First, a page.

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Pavane for Dead Princess
It is considered a minor, lesser kind of love, the one that we have for our animals. Some may say it is but a fancy, born out of surplus comfort, overabundance and unfair privilege that surround the First World people, and thus there is something suspicious about it -- for how can one even afford it in the same world where there’s still famine, and illness, and poverty? So whenever it is spoken of, there’s this apologetic quotation marks hovering around the very word “love”, meant to ensure from the start that these partial to “real” passions of the heart -- parental love, filial love, love of God or love of one’s homeland -- would not get offended.
Yet, to me the fact that this affection is possible has always been a startling miracle. No other feeling known to humans takes us thus far, to the point of ultimate openness towards the totally alien -- where we decide to care deeply for creatures with which we have almost nothing in common. Us: living in the world of words and abstractions, surveying our surrounding from the heights of two-legged posture, with our sight always cast way ahead. Them: silent, driven by fugacious smells, attracted by weird tastes and strange noises; bound to experiencing the world on their fours, in eternal close-up. But once the spell is cast and the wild and the tame come together, it seems like all we do out of affection for these “lesser” creatures is most selfless, most purely humane of what we are capable of.
Thirteen years is a long time. This is how long my human-feline family has been together – and now that one member of it is gone, it’s hard not to feel the loss. It happened so quickly. I wonder if all cats die the way Chrissy died, tail first. She was still breathing – her pupils dilated into dark ponds of pure pain, her cheek pressed firmly against Robert’s warm hand – but as her head was still alive, the tail was turning limp and lifeless, as if she was pulled by it into the black air of a very different realm. There is something particularly heartbreaking in the way such helpless creatures die in one’s arms. Perhaps it’s the nature of this wordless bond between humans and non-humans – or is it guilt one feels for not being able to help them? – but in moments like this, all one feels is blind trust they project, hopeful that once again their people, the almighty providers of food and shelter, are going to save them.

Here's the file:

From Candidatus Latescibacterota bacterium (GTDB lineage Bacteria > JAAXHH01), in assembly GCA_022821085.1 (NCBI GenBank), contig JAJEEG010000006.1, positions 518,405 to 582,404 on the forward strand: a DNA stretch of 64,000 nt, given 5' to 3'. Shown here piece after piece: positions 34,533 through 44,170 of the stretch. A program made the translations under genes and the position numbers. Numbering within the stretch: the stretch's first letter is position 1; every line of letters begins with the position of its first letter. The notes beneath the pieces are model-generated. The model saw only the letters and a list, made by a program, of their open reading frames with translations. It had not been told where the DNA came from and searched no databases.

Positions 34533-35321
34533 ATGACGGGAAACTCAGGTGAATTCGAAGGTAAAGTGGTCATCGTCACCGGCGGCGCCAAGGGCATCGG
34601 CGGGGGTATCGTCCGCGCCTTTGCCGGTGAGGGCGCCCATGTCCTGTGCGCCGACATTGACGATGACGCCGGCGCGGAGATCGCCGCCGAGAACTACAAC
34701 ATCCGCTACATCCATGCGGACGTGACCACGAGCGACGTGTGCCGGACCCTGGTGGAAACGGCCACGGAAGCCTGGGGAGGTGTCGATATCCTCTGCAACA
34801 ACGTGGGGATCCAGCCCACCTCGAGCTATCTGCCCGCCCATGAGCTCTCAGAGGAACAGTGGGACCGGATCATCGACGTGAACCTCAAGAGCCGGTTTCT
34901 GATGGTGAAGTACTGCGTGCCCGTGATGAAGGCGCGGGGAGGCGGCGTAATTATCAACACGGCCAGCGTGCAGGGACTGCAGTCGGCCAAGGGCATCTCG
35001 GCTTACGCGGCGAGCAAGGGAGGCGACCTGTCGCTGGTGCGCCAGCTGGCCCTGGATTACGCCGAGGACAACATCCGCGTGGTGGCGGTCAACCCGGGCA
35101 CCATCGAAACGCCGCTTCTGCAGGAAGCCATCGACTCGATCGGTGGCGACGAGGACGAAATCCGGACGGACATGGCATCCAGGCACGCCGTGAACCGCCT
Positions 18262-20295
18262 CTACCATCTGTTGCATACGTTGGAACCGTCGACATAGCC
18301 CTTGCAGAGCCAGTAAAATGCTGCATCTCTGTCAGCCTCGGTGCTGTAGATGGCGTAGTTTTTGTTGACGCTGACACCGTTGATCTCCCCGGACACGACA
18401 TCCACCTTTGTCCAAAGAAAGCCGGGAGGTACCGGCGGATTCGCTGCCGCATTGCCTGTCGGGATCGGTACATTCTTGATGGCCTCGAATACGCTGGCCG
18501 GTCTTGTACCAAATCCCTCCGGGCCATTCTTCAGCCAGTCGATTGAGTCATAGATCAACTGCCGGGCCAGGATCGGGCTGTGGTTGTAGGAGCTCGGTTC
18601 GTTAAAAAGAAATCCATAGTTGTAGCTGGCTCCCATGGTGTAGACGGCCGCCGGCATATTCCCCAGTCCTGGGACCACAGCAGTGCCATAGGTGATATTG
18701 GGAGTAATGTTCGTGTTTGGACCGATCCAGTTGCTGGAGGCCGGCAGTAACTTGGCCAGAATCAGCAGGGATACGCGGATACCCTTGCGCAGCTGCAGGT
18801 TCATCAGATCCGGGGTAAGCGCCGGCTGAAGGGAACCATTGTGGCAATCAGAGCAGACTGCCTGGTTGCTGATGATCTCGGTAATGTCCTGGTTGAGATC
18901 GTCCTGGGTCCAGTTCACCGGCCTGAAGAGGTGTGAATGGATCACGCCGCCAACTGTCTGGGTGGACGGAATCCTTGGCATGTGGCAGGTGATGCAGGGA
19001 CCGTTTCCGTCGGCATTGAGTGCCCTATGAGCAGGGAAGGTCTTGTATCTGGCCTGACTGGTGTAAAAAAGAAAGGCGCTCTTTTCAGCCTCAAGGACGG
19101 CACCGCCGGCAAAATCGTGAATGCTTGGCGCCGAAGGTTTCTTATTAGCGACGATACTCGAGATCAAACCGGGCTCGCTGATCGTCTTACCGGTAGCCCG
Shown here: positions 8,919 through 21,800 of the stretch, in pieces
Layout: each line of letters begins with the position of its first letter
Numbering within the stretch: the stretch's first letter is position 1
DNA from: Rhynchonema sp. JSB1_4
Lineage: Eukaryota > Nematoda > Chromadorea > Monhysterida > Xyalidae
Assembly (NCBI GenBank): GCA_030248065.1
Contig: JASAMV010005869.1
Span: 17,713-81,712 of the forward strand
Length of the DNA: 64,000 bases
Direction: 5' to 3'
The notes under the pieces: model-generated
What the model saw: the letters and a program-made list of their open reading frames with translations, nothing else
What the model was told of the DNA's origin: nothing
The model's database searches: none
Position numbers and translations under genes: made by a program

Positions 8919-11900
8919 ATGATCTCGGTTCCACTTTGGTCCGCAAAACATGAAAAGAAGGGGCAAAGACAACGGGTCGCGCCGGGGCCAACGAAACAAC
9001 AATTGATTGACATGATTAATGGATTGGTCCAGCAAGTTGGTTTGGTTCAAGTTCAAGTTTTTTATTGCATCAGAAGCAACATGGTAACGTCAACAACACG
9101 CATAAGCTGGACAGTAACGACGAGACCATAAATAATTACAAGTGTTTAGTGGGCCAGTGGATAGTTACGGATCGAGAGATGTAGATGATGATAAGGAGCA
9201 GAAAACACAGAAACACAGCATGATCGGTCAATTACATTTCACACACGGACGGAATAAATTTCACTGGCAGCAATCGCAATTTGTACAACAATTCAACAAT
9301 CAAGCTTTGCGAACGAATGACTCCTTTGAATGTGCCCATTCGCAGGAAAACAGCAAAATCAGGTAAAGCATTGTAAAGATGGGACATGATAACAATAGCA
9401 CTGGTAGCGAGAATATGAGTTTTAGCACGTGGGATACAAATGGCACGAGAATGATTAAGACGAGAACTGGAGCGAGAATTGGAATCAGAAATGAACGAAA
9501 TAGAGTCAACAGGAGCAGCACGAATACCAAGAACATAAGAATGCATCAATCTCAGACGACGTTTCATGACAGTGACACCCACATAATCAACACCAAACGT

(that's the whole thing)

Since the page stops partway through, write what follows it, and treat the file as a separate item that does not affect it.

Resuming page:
There was Jaws playing on DVD in the cab that took us to the emergency vet clinic – not exactly the kind of mindless entertainment one needs when heading to a place like where we’ve been going. We only saw some twenty minutes of it. But you know what? I should have known right there that something was off. Remember this girl, who dies in the first scene, on the beach at dawn? Her name is Chrissy.
Strange how such loss feels somehow harder to take than ones of humans – colleagues, friends, family members: there were so many I have lost before. Perhaps the bond like this one, a relationship built without conversations and promises feels stronger because we want it to be perfect – no lies, ever; no bitter arguments; no ways for them to hurt us more than by an occasional stolen piece of forbidden food, or a new sweater that was peed on. Perhaps this is why we love them so much: because what we see in their eyes is what we want to see, a projection of our very human longings, somehow always slightly tainted with disappointment when we deal with our own kind.
So she was very sick, and we could not help her, the doctors could not help her – the decision was made, the injection executed, and now she was almost gone. Just a few minutes and then it was really over: our dear friend suddenly turned into small lump of dead feline flesh. We sat in the clean exam room for much, much longer, without talking or even looking at each other. Then they brought the cardboard box, strangely light and wrapped almost like Christmas present --and that was it.
In the undying words of Kurt Vonnegut, Jr. (deceased): So it goes.
It is a bitter irony that the letter arrived just a few hours earlier, summoning me, at long last, to take an oath as a newly-minted citizen of the citizen of U.S. of A. -- and there was this ugly little voice in my head, one I would not take heed to as I read it, saying that no country is really yours for real unless you allow the soil of this land swallow the bones of someone you loved.
So now I have these bones that make me belong here. I came home at last, but somehow feel lost perhaps more than ever. The pain will eventually pass, as all passes. I will be absorbed again by the grey world of constant rush and puny worries. Before this happens, though, I will savor the knowledge found in this sad moment. What I learned by losing her is it does not matter who it is that you feel connected to, nor how strange this connection may seem in the eyes of others. Whatever it’s made of, this shiny, fragile thread spun from creature to creature – even if it breaks, it’s incredibly strong and incredibly real. Love is the only thing that’s real.
niedziela, 19 maja 2013, bigapple1